Unfortunately, there are no effective methods to recover the wilted parts that were affected by the root rot once it hits your plants. The only thing you can do if you do not want this catastrophe to befall your crops is to prevent it before it happens. Read on to learn more about this subject.


What is Root Rot?

Root rot is a disease that attacks the plant roots and causes them to suffer decay. This usually happens when a lack of oxygen supply occurs in the substrate.

To give you an idea, think about plant roots that are submerged in water that only has a little oxygen in it. Over time, the plant suffocates and dies.

Aside from rot and decay, this disease also leads to the proliferation of fungi that are naturally present in the soil. These include Rhizoctonia, Alternaria, Pythium, Botrytis, Fusarium, or Phytophthora. As soon as fungi colonies start to grow, they tend to target the weakened roots and infect your precious plant babies.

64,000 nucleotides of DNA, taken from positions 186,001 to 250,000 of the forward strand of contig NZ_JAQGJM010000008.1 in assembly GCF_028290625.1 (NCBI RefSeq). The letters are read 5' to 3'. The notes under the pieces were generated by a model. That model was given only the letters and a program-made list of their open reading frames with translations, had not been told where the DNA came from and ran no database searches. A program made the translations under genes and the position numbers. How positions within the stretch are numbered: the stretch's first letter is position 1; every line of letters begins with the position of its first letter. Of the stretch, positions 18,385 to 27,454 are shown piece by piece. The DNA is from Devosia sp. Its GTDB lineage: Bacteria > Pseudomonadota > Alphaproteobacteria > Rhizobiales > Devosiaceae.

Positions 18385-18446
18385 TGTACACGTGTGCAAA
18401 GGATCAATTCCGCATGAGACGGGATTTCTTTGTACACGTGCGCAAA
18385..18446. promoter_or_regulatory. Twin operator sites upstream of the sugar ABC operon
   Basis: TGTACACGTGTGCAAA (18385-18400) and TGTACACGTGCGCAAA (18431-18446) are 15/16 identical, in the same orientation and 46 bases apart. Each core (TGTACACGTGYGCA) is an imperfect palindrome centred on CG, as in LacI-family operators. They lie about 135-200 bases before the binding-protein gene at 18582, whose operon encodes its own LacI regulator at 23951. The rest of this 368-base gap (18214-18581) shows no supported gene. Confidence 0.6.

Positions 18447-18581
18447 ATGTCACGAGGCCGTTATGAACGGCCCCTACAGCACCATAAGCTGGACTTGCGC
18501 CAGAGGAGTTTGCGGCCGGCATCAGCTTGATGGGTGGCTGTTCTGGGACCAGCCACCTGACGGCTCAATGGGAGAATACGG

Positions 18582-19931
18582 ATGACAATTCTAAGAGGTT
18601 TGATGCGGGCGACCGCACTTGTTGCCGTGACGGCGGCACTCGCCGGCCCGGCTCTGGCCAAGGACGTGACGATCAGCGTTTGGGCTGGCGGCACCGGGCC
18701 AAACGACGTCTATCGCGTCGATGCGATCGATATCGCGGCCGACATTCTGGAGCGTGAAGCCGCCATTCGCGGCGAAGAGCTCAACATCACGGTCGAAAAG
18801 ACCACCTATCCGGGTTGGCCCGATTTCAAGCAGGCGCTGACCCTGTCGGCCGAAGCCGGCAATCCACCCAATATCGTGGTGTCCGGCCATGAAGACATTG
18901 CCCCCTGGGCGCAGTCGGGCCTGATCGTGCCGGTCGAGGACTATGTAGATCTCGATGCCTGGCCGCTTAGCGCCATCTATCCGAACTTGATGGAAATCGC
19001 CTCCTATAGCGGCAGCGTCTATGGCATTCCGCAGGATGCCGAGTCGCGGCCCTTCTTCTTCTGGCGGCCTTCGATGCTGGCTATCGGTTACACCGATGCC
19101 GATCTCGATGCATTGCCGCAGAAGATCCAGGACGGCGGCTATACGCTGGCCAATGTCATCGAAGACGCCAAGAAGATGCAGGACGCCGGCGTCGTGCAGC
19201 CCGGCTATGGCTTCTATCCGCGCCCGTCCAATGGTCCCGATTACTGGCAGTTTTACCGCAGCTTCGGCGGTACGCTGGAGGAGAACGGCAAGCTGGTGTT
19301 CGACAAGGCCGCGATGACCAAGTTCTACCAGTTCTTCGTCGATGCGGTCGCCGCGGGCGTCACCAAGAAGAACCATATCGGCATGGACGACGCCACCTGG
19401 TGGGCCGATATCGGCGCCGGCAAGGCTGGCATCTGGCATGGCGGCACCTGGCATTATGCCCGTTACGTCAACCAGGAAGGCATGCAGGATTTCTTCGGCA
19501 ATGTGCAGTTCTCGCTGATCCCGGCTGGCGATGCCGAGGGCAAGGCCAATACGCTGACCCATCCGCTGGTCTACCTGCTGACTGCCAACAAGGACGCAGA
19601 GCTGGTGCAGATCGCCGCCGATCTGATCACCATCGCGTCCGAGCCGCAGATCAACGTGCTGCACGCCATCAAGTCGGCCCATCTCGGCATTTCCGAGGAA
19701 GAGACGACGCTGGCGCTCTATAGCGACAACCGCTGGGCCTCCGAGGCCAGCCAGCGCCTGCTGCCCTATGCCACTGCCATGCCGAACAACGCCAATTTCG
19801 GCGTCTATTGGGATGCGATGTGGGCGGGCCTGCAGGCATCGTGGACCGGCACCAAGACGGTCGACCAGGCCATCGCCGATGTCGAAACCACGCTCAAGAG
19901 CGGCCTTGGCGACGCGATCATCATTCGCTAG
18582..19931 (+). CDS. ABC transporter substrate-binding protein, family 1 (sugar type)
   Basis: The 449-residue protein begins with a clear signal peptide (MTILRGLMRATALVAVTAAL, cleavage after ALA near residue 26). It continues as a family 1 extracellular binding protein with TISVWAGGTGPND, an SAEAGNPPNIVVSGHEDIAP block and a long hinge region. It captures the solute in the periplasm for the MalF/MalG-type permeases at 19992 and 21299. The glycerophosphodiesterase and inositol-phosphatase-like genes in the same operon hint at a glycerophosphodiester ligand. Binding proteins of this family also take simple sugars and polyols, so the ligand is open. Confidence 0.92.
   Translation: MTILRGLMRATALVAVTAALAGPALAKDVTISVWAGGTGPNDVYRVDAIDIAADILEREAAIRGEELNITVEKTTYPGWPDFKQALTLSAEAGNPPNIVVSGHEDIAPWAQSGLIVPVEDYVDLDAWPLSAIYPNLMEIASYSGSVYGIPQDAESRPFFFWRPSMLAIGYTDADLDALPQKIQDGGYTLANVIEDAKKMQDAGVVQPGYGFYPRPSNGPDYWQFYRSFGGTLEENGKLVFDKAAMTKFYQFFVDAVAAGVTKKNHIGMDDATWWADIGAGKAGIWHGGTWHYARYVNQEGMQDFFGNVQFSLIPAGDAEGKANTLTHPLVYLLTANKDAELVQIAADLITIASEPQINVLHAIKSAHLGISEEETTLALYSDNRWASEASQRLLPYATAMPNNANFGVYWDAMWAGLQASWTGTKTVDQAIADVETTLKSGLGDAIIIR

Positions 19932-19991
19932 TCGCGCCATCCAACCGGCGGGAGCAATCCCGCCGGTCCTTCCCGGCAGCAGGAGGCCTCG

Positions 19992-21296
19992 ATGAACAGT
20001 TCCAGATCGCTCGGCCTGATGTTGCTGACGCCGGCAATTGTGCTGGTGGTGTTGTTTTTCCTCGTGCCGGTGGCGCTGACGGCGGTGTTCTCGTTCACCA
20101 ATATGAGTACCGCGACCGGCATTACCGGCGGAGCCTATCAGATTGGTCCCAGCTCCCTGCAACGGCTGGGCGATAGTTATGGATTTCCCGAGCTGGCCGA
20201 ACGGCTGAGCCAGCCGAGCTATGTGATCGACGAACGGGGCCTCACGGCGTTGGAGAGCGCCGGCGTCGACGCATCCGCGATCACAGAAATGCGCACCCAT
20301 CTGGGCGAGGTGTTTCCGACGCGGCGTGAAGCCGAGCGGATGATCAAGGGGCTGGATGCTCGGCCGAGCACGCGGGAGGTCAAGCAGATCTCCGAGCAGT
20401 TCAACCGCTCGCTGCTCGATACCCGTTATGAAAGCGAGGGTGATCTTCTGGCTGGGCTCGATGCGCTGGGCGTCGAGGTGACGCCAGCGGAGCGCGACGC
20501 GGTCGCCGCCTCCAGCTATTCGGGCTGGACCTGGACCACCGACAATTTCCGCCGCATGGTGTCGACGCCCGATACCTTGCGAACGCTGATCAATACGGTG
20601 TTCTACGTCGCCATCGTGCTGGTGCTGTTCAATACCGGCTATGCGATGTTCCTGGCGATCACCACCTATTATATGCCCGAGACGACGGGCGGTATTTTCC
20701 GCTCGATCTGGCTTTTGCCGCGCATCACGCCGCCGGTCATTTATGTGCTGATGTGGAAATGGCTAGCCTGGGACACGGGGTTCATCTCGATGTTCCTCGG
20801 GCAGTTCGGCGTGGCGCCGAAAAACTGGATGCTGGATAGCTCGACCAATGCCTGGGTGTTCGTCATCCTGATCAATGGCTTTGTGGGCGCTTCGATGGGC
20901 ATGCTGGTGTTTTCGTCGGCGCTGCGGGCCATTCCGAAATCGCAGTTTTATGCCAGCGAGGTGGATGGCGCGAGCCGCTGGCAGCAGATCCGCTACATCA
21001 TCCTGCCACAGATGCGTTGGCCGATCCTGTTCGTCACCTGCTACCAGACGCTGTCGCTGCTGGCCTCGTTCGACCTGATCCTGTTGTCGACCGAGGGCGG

Once the plant becomes infected, they won’t be able to take in what they need to grow – water, oxygen, and other nutrients. When this happens, it won’t be long before the plant dies.


What is Hydroponics?

In case you’re not aware, the term hydroponic is derived from a Latin word that means “working water”. To put it simply, hydroponics is an art that involves growing various types of plants without soil. If you’re like most people, the first thing that comes to mind when somebody talks about hydroponics would be a picture of plants with roots suspended into the water without using any type of growing medium.


Avoiding Root Rot in Hydroponic Systems

Detecting and identifying root rot can be tricky. When your plants get infected, their leaves and roots gradually wither until the whole crop itself dies from the lack of nutrients, which is a common symptom of many diseases.


What causes root rot in hydroponics?

One of the requirements in hydroponics systems is oxygen. Without it, your plants are basically on the road to death. On the other hand, lack of such is one of the major triggers for root rot, and it must be avoided at all costs.

Just like when planting in soil, you loosen up the ground so that your plants’ roots can have their required intake of oxygen. That is the case for crops grown in aqueous solutions as well. If they cannot breathe, they would not be able to grow.